I’ve just spent several days working on a new alley painting from Capitol Hill. It’s from a recent photo shoot, so no fall foliage yet, but a lovely day with good shadows. I found this painting to be challenging in a number of ways, but primarily in the color balance. I’m showing the underpainting in two stages, and what I thought was the final version, and the version as adjusted today.
I was drawn to the composition due to the shadow surrounding the tuft of grasses, and the green bush catching the light in the middle. I also liked the way the alley goes way back and the light pieces of sky.
I began by using some warm color on the building at left for several reasons. In another photo of it, there is warm pink light reflecting on it, and I thought it might balance the red wall at right. I put greens on over it to tone it down, but it stands out as being quite different from the other buildings (I think). I was fortunate that I did the painting during a Desmond O’Hagan workshop (which was going on elsewhere) and I could ask my friend Joyce Lister for a critique. She suggested making the left building cooler and my shadows weren’t light enough at the time.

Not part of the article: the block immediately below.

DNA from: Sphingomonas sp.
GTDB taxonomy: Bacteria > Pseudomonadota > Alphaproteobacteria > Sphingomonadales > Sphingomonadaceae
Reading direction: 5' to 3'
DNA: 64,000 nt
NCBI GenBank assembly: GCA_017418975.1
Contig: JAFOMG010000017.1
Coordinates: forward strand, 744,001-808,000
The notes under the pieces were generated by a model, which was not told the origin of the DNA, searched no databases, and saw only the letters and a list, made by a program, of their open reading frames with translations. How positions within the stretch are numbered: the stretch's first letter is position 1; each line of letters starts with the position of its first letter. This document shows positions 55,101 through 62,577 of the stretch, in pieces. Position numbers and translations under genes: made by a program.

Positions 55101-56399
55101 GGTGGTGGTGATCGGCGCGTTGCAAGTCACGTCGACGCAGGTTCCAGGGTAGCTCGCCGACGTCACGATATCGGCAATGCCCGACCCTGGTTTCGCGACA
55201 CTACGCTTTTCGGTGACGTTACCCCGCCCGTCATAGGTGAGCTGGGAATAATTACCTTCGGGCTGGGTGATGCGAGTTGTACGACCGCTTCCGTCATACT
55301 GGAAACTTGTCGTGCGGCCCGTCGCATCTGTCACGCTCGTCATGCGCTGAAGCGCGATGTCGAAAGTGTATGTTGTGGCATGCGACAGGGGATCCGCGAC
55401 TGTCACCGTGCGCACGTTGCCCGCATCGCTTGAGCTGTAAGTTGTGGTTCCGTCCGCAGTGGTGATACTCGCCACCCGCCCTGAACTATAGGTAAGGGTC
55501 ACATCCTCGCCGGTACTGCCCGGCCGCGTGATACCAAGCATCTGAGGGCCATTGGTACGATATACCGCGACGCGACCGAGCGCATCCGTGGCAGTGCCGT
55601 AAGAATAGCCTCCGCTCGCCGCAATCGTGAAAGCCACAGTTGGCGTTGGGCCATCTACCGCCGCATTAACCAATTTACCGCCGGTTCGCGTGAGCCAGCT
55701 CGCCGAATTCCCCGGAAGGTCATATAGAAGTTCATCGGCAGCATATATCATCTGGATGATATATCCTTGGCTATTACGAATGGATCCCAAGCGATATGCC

My initial concern with the painting was with the red wall on the far right. So today, I asked the other person whose opinion I highly value, my “student” Muriel Ebitz. She said that her eye went to the left building and stopped there because it was so different from the buildings behind it. She didn’t have a problem with the red. Today after class, I added various blues and greens to the wall, with some orange light on the far right side, as well as warm green from the bush. I also added more light on the trash can lids, and added some deep reds into the browns on the right near the bush. I think that the resulting picture hangs together better and the wall enables the eye to travel into the distance rather than stopping it.
A big thanks to Joyce and Muriel! It’s always great to get opinions for other artists we respect. What do you think???